Systemic racism doesn’t just fall in this particular area, it’s pervasive throughout our society – voter suppression, the disproportionate rate of blacks in prison, police brutality, environmental racism, food deserts, segregated neighborhoods, and schools.
Food desert – An urban area in which it is difficult to buy affordable or good-quality fresh food.
Someone who doesn’t understand systemic racism or is looking through a racist lens might respond to black people having diabetes, high blood pressure, and other health issues, by saying that they should eat healthier but it’s not that simple. In some areas, the only easy access to food that people have is something like a McDonald’s around the corner as there are no grocery stores close by. Kaity believes that this can be tied back to redlining and not wanting to invest in neighborhoods of color.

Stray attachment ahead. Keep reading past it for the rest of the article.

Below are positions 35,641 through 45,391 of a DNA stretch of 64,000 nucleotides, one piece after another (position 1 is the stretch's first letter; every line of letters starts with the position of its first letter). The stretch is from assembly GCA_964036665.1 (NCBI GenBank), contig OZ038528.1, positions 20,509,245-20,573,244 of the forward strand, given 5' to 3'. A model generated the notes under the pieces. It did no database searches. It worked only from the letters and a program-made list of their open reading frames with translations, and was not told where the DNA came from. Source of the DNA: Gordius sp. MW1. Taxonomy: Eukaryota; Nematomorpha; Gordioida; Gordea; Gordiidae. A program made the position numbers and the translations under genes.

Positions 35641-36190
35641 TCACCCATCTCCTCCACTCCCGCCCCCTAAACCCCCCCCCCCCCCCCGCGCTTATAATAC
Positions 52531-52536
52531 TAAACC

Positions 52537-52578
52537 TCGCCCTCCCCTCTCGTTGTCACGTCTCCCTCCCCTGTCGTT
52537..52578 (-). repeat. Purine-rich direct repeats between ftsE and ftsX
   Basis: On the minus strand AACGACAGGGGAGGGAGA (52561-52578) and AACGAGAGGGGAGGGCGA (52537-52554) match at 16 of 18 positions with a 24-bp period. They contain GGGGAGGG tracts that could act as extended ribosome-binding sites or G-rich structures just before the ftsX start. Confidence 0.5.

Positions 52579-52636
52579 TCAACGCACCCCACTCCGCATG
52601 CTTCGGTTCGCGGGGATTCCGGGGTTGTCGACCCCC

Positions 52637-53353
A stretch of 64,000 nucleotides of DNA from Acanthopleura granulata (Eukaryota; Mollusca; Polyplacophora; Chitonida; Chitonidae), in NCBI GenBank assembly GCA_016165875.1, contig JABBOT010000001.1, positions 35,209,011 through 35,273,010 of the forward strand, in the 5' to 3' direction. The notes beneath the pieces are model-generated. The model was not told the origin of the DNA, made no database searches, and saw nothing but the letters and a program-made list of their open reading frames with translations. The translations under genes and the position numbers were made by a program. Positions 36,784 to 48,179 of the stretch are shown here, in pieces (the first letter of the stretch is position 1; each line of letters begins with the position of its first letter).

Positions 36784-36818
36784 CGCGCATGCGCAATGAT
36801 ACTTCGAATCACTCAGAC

Around the time of the Civil Rights Movement, redlining was put to an end, but before that, what would happen was that mortgage and lending companies would draw red lines around areas on a map that they didn’t want to invest in and they wouldn’t give loans to people wanting to invest in that area. These neighborhoods were predominantly neighborhoods of color. For some reason or another, they didn’t want to invest in these areas so there was a lack of funding for these areas. Although redlining is no longer legal, there is still less investing in urban neighborhoods in areas of color for those reasons.
Over-policing and incarceration
Over-policing in neighborhoods of color creates a system of businesses not wanting to be there. This is not the fault of the people, it’s the fault of the system of over-policing. This also leads to a disproportionate number of Black and Hispanic men being incarcerated. Black men make up 13% of the American population but around 60-70% of the prison population.